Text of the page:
Conceptual framework for analysing Zimbabwe’s WASH sector institutional arrangements
The conceptual approach to this study (Figure 4) is largely informed by Hollander's system approach. This theory provides guidance on effective perspectives through which local systems can be understood and strengthened to sustain outcomes. Differing rubrics exist around how to segment and understand systems and how to engage with and seek to change them (Hollander 2020).
The strength, weakness, opportunities and threats (SWOT) analytical framework is also going to be evoked to help understand underlying issues and how to further strengthen the system. In assessing multi-stakeholder partnerships’ performance, building blocks and governance functions are also going to be used to enable an evidence-based assessment of performance and effectiveness (Pattberg & Widerberg 2014). Building blocks outline key aspects of successful governance through a multi-stakeholder partnership. Governance functions help to identify in more detail how partnerships ought to be designed and later implemented. For WASH, besides structural and institutional factors, Jiménez et al. (2016) and SWA (2019) identified several building blocks and governance functions that are key in defining the performance of any system. These include sector policy/strategy, institutional arrangements, sector financing, monitoring, review, and capacity development (Figure 5).
The study population was pooled from the sector's six key constituencies, namely government, development partners, civil society organizations, private sector players, utilities, and research and learning institutions. These six constituencies together constitute the WASH sector's mutual accountability mechanism which according to SWA (2020) provides a platform for all partners to tender commitments and hold each other accountable.
The study sample was pooled from the sector's WASH Sector Coordination and Information Forum, a multi-stakeholder platform that brings together sector players from all the six sector constituencies constituting the WASH sector's mutual accountability mechanism. In total, 43 key sector organizations were reached out to through the forum's mailing list. Due to limited time and resources, convenience sampling was employed in selecting a study sample from the population.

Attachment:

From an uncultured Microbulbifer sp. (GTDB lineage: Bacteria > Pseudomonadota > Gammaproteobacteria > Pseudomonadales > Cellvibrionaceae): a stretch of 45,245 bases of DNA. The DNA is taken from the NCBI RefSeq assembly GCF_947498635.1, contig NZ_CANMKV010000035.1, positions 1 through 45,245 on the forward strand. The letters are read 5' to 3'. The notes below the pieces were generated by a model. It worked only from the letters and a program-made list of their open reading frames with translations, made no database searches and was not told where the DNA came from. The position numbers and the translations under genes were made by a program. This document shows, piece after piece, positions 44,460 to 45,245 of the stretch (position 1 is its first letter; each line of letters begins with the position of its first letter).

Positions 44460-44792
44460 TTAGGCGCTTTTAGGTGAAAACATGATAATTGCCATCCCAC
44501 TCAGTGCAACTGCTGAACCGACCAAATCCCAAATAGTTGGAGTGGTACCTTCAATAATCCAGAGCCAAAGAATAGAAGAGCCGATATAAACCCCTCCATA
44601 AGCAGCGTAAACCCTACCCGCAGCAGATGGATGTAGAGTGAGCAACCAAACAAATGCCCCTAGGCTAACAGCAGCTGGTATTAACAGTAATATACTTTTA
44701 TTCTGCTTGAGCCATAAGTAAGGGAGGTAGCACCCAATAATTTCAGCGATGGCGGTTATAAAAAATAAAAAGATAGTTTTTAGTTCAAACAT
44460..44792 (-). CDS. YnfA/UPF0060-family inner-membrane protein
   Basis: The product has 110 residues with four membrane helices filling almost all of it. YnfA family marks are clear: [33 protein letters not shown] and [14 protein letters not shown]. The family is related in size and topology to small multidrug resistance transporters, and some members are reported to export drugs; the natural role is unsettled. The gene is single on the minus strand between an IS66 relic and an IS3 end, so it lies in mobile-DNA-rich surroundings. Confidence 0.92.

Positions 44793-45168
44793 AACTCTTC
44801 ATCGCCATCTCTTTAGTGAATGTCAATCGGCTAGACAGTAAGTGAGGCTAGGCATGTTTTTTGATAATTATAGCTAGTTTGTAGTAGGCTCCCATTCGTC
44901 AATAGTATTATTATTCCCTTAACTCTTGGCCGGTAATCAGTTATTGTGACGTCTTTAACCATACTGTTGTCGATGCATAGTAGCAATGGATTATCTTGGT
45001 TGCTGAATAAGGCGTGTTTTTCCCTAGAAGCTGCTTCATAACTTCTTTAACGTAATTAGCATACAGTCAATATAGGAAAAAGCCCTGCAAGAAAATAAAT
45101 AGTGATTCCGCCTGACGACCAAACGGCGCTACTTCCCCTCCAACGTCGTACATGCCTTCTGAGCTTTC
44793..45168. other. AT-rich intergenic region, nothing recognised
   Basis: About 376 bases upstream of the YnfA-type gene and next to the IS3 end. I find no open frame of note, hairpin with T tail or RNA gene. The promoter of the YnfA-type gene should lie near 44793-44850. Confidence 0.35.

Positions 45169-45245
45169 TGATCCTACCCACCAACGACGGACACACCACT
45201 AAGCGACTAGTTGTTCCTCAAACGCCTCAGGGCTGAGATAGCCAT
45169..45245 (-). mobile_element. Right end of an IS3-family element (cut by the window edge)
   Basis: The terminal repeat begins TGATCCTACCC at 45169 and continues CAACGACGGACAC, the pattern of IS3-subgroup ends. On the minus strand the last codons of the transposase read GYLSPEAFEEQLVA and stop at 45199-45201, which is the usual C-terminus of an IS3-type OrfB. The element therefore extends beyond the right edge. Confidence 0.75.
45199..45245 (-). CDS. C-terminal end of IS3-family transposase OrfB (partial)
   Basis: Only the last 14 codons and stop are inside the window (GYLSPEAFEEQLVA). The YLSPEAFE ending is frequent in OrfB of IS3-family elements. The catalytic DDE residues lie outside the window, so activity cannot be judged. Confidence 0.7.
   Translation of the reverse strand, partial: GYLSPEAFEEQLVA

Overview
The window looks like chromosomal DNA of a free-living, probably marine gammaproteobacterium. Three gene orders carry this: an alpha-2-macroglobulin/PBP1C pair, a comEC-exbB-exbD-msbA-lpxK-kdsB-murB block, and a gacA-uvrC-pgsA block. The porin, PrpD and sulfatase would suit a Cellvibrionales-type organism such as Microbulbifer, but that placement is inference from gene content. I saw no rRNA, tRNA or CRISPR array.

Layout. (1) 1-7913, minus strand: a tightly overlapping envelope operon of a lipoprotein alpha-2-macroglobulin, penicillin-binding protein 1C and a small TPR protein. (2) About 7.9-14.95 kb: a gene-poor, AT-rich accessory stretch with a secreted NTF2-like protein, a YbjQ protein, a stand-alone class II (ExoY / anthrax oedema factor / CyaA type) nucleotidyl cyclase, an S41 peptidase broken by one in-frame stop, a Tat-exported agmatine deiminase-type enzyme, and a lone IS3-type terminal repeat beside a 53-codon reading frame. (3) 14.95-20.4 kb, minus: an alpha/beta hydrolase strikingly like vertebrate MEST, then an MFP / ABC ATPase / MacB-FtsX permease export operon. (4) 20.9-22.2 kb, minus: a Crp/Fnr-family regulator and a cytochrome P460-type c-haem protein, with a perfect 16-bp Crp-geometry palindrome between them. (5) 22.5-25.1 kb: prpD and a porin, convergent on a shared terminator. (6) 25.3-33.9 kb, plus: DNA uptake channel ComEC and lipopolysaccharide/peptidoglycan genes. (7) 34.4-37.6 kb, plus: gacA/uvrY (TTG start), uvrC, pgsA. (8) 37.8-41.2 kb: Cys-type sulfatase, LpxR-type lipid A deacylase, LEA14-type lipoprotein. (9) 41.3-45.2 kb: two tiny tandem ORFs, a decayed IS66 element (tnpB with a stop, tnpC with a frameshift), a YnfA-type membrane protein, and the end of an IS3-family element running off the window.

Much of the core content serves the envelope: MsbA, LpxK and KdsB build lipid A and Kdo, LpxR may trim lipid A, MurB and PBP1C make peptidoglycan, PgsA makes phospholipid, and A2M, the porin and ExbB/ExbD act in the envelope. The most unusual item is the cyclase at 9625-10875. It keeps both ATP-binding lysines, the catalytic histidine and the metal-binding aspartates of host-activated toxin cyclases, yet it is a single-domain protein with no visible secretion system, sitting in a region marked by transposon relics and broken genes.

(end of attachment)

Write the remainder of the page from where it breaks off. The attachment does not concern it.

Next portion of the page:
Data collection tools
In this study, a structured questionnaire was designed as the main data collection tool circulated through an online survey to members of the WASH Sector Coordination and Information Forum (WSCIF). This helped gather data on existing capacities of the sector's coordination mechanism to deliver. Responses were made available for analysis as soon as the respondents clicked the submit button at the end of the survey questionnaire.
A follow-up key informant interview was conducted with the NAC secretariat followed by two focus group discussions, one with chairs of the various committees of the NAC and the other one with Provincial Focal Agencies responsible for the 10 administrative provinces. A mini desk-study analysis was also conducted with an objective to get primary data on the sector coordination mechanism, its policies, strategies and financing models.
There was an overwhelming response to the questionnaire circulated virtually to sector partners through an online survey as the main study tool. The study reached out to 43 active organizations under the WSCIF out of which a total of 40 agencies responded and 37 ultimately managed to fully complete the questionnaire giving an overall questionnaire response rate of 86% as summarized in Figure 6.
Respondents were pooled from across all the six constituencies constituting the sector's mutual accountability mechanism, namely government, private sector, utilities, research and learning institutions, civil society and development partners. The mailing list for the study sample was made available by the NAC Secretariat, a designated institution with the responsibility to coordinate all players in the sector.
Institutional issues and their bearing on sector coordination
WASH sector governance is guided by the 2013 National Water Policy. However, the bulk of the provisions of this sector guiding document is still to be fully implemented 9 years after its promulgation. The policy recommended the setting up of a National Water Supply Services Utility expected to take over the provision of water supply from the ZINWA.
‘However, this next phase of ZINWA's evolution has not happened, and there appears to be limited appetite within central government to effect such a change which means ZINWA has a long way to go to help recover costs and adopt a modern customer focus.’ (Focus Group Discussion, female respondent)
In the same manner, the National Water Policy proposed the creation of a Water and Wastewater Services Regulatory Unit to monitor all water supply and sanitation services, receive and assess tariff applications in collaboration with relevant ministries and oversee the licensing of water service providers by water services authorities.
‘While progress has been made towards the creation of this strategic institution, the more general reluctance by Government to establish additional new institutions has overall slowed the pace leading to the setting up of the Water and Waste Water Regulatory Unit.’ (Key Informant Interview, male respondent)